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Dear Friends and Neighbors:

As we reach day 48 of the 60-day legislative session, I’m delighted to bring you some good news. The majority party has scheduled public hearings for three out of the six citizen-driven initiatives.

While this is indeed a step in the right direction, I must admit disappointment that not all initiatives will receive the attention they deserve. Nonetheless, I urge you to engage in discussions concerning the three initiatives that will be heard.

The public hearings are scheduled

  • I-2081: A parental bill of rights will have a public hearing on Wednesday, Feb. 28, 8 – 9 a.m. Comment on this initiative.
  • I-2111: Prohibiting state and local income taxes will have a public hearing on Tuesday, Feb. 27, 12:30 – 1:30 p.m. Comment on this initiative.
  • I-2113: Restoring vehicular police pursuits will have a public hearing on Wednesday, Feb. 28, 9 – 10 a.m. Comment on this initiative.

Whether you voice your views in writing or attend in person, your contribution will enhance the dialogue and shape the outcome. Providing written testimony ensures that your opinion is documented and considered. But speaking in person can also be a great way to make sure your voice is heard on these initiatives.

  • For information on how to testify in person or online, click here.
  • Learn more about the initiatives.

What’s next?

What happens next?

All three initiatives are slated for committee voting on Friday, March 1. Following this, it will be at the discretion of the majority party to advance them for a floor vote. Approval by the Legislature would bypass the need for them to appear on the November ballot, ensuring their enactment.

The bad news is that the majority party has decided not to grant hearings for the remaining three initiatives. With two weeks remaining in the session, I remain steadfast in advocating for hearings on all six. I will persist in our fight to ensure that every proposal receives fair consideration and the opportunity to be heard.

Here are the initiatives that did not get hearing dates:

What’s on the agenda for the remainder of the session?

The last few days of the session will be dedicated to deliberation, discussion, and decision-making on the state’s three budgets: the operating, transportation, and capital budgets. During this year’s 60-day session, lawmakers will adjust these spending plans, referred to as “supplemental budgets.” Typically, a supplemental budget makes mid-course corrections to the two-year spending plans, accounting for changes that have occurred since adopting the budgets the previous year.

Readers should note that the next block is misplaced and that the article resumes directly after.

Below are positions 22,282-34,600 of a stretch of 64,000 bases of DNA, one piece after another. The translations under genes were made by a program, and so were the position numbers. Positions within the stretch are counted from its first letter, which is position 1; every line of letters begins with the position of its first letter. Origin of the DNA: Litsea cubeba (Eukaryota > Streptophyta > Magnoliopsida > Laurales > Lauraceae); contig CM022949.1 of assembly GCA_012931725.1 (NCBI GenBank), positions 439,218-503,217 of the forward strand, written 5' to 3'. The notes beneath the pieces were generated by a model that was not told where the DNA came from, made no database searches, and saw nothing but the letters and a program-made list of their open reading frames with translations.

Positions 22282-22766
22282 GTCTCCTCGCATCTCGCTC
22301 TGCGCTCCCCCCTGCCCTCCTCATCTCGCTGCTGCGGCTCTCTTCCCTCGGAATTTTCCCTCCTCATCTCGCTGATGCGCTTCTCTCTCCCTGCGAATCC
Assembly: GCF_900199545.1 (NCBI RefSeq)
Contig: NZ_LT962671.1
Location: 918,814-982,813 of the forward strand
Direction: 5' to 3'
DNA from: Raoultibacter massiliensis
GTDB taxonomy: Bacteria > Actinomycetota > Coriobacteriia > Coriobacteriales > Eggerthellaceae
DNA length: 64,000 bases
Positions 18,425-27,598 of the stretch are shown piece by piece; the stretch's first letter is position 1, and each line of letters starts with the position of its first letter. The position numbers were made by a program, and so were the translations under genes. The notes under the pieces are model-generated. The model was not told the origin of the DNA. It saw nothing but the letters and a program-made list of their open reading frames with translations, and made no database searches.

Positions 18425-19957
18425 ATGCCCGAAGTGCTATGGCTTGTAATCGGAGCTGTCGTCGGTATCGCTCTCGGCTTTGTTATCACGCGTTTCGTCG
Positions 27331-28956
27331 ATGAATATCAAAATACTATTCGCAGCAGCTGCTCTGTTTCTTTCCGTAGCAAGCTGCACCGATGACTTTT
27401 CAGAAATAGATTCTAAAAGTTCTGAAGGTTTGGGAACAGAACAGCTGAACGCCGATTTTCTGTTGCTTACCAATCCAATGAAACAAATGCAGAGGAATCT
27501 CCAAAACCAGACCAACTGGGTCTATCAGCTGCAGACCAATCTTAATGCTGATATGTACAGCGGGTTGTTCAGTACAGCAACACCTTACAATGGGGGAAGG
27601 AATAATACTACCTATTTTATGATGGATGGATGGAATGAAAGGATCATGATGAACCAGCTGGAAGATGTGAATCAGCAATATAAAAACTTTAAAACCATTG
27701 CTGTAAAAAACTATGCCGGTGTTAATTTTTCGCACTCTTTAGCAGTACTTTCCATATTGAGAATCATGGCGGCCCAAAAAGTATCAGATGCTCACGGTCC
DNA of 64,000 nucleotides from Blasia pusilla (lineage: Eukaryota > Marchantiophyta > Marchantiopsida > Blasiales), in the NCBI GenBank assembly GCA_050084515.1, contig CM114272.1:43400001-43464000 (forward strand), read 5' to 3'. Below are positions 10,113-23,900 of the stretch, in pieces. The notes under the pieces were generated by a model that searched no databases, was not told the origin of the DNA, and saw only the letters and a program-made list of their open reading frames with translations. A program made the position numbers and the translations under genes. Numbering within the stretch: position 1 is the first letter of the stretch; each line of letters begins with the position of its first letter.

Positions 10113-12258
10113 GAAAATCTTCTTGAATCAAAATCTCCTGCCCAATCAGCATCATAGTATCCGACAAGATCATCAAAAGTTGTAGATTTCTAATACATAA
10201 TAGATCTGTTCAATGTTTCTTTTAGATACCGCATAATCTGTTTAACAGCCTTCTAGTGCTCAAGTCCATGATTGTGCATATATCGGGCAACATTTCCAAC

The majority party recently unveiled their proposals for supplemental spending. Encouragingly, there are no new proposed taxes. However, the new supplemental operating budget proposal, House Bill 2104, would increase spending to $72 billion, marking a $2.2 billion rise over the budget passed last year for 2023-25.

I am concerned about the substantial increase in state spending over the past decade, especially considering that many Washington families have not experienced a doubling of their household budgets during the same period.

Furthermore, with a significant influx in revenue expected — nearly $3.3 billion in additional tax dollars estimated to be collected over the next four years — it seems prudent to consider giving some of that surplus back to taxpayers, particularly those facing challenges due to the high costs of essentials like food, gasoline, and housing. Regrettably, this operating budget prioritizes government programs over providing tax relief.

Stay tuned for my next update!

In the coming days, I’ll provide detailed information about the other two budgets: transportation and capital. What distinguishes the capital budget in Olympia is its bipartisan character.

Collaborating closely with the chair and fellow committee members, we’ve crafted a supplemental capital budget plan that supports communities, bolsters the economy, and makes smart investments for our state’s future. In my next update, I’ll discuss projects in the 12th District focused on enhancing our communities and infrastructure.

Thank you!

Please don’t hesitate to reach out if you have questions or if there’s anything I can do to assist you with state government. Your commitment to our communities is deeply appreciated, and I thank you for working alongside me as we strive to make a difference in Olympia.


Mike Steele

State Representative Mike Steele, 12th Legislative District
335A Legislative Building | P.O. Box 40600 | Olympia, WA 98504-0600
(360) 786-7832 | Toll-free: (800) 562-6000